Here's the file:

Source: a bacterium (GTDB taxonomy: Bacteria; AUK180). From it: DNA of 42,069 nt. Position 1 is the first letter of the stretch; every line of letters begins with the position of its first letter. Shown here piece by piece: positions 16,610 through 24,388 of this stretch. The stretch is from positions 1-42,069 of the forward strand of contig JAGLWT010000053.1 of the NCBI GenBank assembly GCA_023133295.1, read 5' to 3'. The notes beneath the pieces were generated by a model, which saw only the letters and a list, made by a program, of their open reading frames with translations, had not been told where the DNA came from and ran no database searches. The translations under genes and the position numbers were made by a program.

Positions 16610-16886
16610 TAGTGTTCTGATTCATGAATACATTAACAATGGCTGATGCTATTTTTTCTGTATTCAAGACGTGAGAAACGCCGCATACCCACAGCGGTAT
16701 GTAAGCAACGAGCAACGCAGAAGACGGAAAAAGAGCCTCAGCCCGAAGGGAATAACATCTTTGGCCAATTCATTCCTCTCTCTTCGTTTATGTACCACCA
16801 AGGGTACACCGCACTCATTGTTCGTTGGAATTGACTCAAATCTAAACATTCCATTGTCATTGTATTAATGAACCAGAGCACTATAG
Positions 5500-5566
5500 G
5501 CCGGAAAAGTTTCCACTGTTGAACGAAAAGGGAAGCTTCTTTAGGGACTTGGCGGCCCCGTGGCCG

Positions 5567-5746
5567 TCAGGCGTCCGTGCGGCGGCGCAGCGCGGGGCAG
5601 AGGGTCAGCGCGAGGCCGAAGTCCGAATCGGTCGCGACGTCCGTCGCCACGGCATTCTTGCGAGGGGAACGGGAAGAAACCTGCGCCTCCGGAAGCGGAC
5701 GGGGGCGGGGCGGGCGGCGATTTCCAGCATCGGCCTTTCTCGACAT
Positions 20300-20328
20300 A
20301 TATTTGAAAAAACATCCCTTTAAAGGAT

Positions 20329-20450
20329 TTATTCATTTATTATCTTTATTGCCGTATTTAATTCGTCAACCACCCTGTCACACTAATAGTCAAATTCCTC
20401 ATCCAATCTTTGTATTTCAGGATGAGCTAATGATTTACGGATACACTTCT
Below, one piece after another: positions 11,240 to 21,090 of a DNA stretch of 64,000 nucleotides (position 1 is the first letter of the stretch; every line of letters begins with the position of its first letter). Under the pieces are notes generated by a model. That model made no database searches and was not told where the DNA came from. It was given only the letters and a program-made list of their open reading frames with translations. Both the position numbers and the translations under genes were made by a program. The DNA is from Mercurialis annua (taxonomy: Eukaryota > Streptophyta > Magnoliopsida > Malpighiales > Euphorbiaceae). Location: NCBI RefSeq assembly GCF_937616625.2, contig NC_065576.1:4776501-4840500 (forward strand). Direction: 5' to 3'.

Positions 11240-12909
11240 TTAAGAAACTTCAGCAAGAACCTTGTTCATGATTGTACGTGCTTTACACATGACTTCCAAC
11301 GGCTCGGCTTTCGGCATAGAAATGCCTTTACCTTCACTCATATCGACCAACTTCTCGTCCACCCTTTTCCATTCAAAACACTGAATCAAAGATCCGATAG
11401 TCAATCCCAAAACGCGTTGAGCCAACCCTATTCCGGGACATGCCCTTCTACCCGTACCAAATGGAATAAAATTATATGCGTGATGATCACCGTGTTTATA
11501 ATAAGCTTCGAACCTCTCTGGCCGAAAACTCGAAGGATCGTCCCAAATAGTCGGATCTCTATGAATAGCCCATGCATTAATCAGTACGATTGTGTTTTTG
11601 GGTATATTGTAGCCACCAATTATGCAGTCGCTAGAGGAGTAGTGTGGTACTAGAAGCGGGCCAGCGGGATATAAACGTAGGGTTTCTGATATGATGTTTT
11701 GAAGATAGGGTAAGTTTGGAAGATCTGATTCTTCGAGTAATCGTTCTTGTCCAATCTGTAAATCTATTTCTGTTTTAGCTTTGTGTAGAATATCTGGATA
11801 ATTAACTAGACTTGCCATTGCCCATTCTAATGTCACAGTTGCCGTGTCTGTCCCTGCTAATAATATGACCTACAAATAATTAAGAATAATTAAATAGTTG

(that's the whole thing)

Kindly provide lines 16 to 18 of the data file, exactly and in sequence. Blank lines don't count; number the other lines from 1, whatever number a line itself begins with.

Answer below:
Positions 20329-20450
20329 TTATTCATTTATTATCTTTATTGCCGTATTTAATTCGTCAACCACCCTGTCACACTAATAGTCAAATTCCTC
20401 ATCCAATCTTTGTATTTCAGGATGAGCTAATGATTTACGGATACACTTCT